by William Luther Pierce [from Attack! Issue No. 3, 1971]
Ancient man, according to [recent studies by U.C.L.A. anthropologist R.D.] McCracken, was a healthier animal than modern man — at least where his eating habits are concerned. Before the advent of agriculture, a bare 10 millennia ago, man lived on a diet of fish, game, edible roots and berries, and fruit. This was his diet during a period of millions of years-many thousands of millennia — as he evolved from his subhuman primate ancestors.
Thus, his body chemistry had ample opportunity, through the slow process of mutation and natural selection, to adapt itself perfectly to this diet.
Then, almost overnight on the evolutionary time scale, man’s diet underwent a radical change. Instead of meat and fruit, cereal grains — the produce of agriculture — became his staple.
And this change, says McCracken, played havoc with man’s body chemistry: “The carbohydrates, or starches, are an unnatural diet for him.”
McCracken traced the rise in prevalence of a long list of degenerative diseases, including heart disease, stroke, schizophrenia, alcoholism, and some forms of diabetes and cancer, to man’s increasing ingestion of grains and other high-carbohydrate foods — such as sugar.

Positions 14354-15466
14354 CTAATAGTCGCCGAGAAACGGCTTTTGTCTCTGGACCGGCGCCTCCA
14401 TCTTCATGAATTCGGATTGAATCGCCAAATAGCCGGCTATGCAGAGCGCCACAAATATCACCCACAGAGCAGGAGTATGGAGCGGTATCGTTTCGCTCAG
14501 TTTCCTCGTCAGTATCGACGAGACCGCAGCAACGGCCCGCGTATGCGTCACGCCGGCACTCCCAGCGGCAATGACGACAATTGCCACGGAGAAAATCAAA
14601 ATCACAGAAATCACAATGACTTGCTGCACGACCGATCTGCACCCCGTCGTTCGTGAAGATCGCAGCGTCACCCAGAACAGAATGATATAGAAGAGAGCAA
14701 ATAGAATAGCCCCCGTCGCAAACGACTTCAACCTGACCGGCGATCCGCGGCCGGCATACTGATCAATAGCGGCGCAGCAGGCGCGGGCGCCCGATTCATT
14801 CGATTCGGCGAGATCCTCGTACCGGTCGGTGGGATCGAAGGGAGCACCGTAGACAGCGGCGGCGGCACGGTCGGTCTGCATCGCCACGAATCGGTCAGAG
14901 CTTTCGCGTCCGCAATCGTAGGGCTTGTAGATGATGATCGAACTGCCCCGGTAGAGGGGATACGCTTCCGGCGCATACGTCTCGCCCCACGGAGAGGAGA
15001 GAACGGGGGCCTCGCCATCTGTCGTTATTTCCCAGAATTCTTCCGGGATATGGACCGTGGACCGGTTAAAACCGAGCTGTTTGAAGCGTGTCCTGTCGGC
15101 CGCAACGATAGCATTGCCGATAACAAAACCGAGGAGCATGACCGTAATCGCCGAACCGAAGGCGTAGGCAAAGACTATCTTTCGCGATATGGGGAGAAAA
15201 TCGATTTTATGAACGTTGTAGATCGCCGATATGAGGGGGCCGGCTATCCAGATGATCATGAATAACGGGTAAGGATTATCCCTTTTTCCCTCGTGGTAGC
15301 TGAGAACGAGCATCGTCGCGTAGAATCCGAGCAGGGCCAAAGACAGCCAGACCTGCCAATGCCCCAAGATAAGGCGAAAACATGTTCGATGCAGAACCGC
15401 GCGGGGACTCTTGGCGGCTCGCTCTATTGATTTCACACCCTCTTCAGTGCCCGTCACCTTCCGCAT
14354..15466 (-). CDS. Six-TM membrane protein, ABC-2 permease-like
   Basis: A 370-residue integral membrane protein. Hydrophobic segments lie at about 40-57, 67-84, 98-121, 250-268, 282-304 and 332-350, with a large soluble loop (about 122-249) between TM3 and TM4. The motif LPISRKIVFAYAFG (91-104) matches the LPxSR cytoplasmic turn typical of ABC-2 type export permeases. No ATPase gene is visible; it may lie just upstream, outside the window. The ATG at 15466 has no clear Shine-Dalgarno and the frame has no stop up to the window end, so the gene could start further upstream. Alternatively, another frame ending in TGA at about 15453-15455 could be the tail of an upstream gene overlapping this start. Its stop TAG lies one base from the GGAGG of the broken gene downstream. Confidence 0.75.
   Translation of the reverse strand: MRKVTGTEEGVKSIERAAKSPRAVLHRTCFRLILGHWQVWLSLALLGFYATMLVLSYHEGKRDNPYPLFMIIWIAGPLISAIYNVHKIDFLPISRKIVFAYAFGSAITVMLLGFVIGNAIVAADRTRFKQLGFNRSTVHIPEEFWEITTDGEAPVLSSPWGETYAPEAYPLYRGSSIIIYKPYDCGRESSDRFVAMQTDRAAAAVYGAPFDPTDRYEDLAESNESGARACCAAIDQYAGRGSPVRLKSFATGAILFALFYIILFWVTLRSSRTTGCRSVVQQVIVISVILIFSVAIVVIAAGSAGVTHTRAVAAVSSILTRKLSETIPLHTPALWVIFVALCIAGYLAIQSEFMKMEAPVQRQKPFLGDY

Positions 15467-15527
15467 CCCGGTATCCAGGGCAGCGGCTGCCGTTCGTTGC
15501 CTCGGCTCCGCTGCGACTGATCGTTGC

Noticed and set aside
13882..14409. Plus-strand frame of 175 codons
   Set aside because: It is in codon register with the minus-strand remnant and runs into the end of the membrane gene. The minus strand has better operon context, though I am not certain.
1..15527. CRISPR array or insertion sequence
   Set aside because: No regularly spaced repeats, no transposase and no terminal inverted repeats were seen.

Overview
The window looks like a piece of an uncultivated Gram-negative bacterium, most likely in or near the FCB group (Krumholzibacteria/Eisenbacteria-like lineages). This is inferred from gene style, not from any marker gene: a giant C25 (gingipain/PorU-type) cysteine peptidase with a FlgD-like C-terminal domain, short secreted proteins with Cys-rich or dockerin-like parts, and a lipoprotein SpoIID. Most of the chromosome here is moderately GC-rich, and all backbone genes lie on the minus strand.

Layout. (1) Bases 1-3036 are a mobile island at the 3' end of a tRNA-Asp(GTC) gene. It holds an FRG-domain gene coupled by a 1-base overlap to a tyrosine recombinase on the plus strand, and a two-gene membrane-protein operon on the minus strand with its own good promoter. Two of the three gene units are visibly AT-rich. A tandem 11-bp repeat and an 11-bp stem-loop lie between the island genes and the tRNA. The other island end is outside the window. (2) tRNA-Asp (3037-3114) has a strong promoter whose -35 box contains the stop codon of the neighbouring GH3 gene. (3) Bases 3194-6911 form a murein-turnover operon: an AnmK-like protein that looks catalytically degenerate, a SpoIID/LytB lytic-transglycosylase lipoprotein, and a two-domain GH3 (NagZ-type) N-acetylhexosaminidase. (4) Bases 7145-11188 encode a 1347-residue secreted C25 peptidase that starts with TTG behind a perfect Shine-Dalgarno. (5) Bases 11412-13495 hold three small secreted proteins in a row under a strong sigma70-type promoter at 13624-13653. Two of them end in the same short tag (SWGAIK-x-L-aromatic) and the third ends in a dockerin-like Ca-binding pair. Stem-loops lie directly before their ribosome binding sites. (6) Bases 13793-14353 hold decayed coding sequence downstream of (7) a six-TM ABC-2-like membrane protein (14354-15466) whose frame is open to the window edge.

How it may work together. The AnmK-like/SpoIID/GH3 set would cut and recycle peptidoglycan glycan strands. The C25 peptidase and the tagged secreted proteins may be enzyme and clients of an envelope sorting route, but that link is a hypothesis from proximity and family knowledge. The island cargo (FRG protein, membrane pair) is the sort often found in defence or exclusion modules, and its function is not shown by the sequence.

“Two hundred years ago the per-capita consumption of sugar in England was about 7 1/2 pounds a year,” he said. “Today it is 120 pounds.”
He pointed out that it is precisely during the last century or so that almost all the degenerative diseases have assumed such devastating importance in the morbidity and mortality statistics.
It is comforting to think that we now have scientific backing for our vague and undefined feeling that the highly artificial nature of modern man’s selection of edibles is somehow “wrong.”